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Acute vs Outpatient Psychiatric Care

acute, acute care, inpatient, inpatient treatment, outpatient, psychiatric, mental health

Acute and outpatient and inpatient — oh my! When it comes to receiving psychiatric care, many programs and treatments are available. If you are wondering what type of mental health care is ideal for you or your loved one, you need to understand the differences between the various types. However, the best treatment plan will depend on your diagnosis and needs. Some benefit from short-term treatment, while others require extended care. One is not better than the other but keep reading to learn the differences between acute and outpatient psychiatric care.

What Is an Acute Mental Illness?

Acute mental illness relates to a state of crisis — or a brief phase — where a person displays specific psychiatric symptoms in such a way that severely prohibits them from effectively functioning in a typical community setting. One in three young American adults aged 18 to 25 experience a mental illness, but one in 10 will experience a serious one, according to National Alliance of Mental Illness, NAMI.

Acute care refers to health services the patient receives during a brief yet severe episode of acute mental illness. However, an acute condition does not usually require ongoing hospitalization and can be shorter than other rehabilitation options requiring extended hospital care. Nevertheless, even though acute care may be considered short-term, it is always inpatient supervision, which means the person must stay overnight at a mental health facility.

What Is the Difference Between Inpatient and Outpatient Care?

Inpatient care means the patient stays at a mental health hospital with 24/7 support from doctors, nurses, therapists, psychiatrists, and other medical experts. Outpatient care allows them to continue living at home and go back and forth to various programs and therapies according to their treatment plan.

In 2021, 41.7 million American adults received treatment or counseling for mental health, according to Statistica. These figures include outpatient therapy, counseling, or prescription medication. Depending on your particular needs and diagnosis, inpatient and outpatient care can be short-term or long-term programs.

Outpatient Treatment Programs

A variety of programs are available during outpatient care. Your treatment plan may be leisurely or include intensive outpatient programs, which means you will attend classes and therapies for several hours a day, multiple days a week, and several weeks.

  • Group counseling allows individuals with similar issues to have therapy sessions to provide the sense that they’re not alone with their problems.
    Individual therapy covers multiple issues, including recommendations for lifestyle changes, overcoming self-defeating thoughts, and processing challenging emotions.
  • Family counseling teaches families to be a strong support system to help their loved ones with mental health issues. It can also enable the family to discover underlying dynamics contributing to these issues, allowing them to overcome everything as a family.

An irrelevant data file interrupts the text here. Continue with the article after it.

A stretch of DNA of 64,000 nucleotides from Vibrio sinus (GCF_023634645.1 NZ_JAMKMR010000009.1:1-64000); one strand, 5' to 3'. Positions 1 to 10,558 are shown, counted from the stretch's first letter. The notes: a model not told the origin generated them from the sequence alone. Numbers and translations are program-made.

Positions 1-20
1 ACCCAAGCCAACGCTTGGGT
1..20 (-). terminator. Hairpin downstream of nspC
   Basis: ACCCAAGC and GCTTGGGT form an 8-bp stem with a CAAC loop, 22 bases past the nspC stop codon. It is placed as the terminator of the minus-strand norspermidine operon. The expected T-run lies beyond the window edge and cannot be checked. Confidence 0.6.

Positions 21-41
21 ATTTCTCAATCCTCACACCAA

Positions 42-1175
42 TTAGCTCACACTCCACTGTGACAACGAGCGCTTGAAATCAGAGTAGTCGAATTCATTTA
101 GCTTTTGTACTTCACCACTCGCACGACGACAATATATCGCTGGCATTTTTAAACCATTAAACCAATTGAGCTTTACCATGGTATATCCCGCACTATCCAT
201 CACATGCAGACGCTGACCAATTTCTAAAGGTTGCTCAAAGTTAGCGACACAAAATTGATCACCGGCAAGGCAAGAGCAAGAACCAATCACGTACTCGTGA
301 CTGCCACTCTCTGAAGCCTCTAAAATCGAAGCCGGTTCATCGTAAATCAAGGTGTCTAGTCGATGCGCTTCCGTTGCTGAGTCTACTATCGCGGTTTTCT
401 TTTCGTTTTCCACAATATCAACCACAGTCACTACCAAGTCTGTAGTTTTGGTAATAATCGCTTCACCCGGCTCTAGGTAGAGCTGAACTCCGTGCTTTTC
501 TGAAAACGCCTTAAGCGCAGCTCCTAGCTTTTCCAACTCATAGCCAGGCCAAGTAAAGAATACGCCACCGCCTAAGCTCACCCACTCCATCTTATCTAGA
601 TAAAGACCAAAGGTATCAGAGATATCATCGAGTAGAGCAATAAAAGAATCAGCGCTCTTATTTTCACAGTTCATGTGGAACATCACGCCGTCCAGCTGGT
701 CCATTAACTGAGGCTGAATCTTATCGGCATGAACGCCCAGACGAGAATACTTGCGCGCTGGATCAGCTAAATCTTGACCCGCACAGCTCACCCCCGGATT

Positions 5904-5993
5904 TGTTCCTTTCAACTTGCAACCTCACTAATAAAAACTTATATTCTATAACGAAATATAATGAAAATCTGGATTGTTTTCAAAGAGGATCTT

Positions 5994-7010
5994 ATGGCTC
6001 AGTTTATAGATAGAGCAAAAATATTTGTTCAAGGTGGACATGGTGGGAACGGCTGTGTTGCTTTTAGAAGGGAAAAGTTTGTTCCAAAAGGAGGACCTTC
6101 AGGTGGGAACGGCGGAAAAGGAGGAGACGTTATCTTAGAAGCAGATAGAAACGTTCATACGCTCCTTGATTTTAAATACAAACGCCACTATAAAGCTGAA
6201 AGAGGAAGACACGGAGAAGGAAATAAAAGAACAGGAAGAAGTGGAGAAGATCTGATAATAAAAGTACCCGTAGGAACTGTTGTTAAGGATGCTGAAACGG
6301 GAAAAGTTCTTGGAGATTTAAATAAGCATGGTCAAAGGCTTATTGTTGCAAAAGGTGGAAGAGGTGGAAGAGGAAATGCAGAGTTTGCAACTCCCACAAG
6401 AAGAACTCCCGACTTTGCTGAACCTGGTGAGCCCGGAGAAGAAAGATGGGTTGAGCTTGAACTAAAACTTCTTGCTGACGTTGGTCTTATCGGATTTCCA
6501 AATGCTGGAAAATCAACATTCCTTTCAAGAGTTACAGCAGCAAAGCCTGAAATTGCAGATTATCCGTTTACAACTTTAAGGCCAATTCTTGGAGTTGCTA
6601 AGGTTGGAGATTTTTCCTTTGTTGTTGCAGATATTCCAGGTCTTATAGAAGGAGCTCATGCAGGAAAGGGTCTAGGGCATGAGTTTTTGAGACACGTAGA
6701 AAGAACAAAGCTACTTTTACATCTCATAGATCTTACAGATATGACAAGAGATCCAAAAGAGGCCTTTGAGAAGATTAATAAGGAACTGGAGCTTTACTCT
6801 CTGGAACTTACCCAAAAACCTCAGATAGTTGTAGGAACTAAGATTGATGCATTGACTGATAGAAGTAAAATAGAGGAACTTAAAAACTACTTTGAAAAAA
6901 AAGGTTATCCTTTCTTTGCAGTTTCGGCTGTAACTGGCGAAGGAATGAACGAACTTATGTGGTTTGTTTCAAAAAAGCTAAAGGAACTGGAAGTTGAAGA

• Detox supports those with substance use disorder to safely undergo a withdrawal process and clean their bodies of drugs and alcohol.
    Medication management helps patients examine and assess the lasting effects of any psychiatric medications.

Types of Inpatient Treatment

All options for outpatient treatment are available for inpatient care as well, except it all takes place under one roof. You don’t return home after your therapy but stay overnight at the same facility.

The majority of inpatient treatments usually fall into one of three categories:

  • Long-term care can last anywhere from several months to a year or longer. The length of time helps people recover and master a broad range of coping strategies and life skills they can take with them in their everyday life to transition out of inpatient treatment.
  • Short-term treatment lasts from a few weeks to a few months, providing the strategies and skills an individual needs to function independently.
  • Detoxification from addictive substances can be quite painful and dangerous. Inpatient detox is vital for supporting and monitoring those who want to be sober but experience withdrawal symptoms.

When Is Acute Care Necessary?

Some people only want to do outpatient programs or avoid therapy altogether. However, your diagnosis will help determine what is best for your situation. Furthermore, there are specific times when a person must receive acute care with either voluntary or involuntary admittance to an inpatient program, even for short-term treatment. Those cases include:

  • Suicidal actions
  • Self-harming or harming others
  • Delirium or altered mental state
  • Psychosis
  • Manic episodes
  • Severe depression
  • Escalating reckless or impulsive behavior

Because of the significant risk to the patient and others around them, the focus of the acute program is to treat the symptoms with 24/7 care immediately.

Do You Need Acute Care, Inpatient Treatment, or Outpatient Programs?

If you or a loved one are dealing with mental illness, help is available at Willow Creek Behavioral Health. Our medical experts can handle acute episodes as well as arrange short- or long-term inpatient or outpatient care. Schedule a free assessment to learn more about your diagnosis and create a personal treatment plan. Contact us now and you can start programs that will improve your life.

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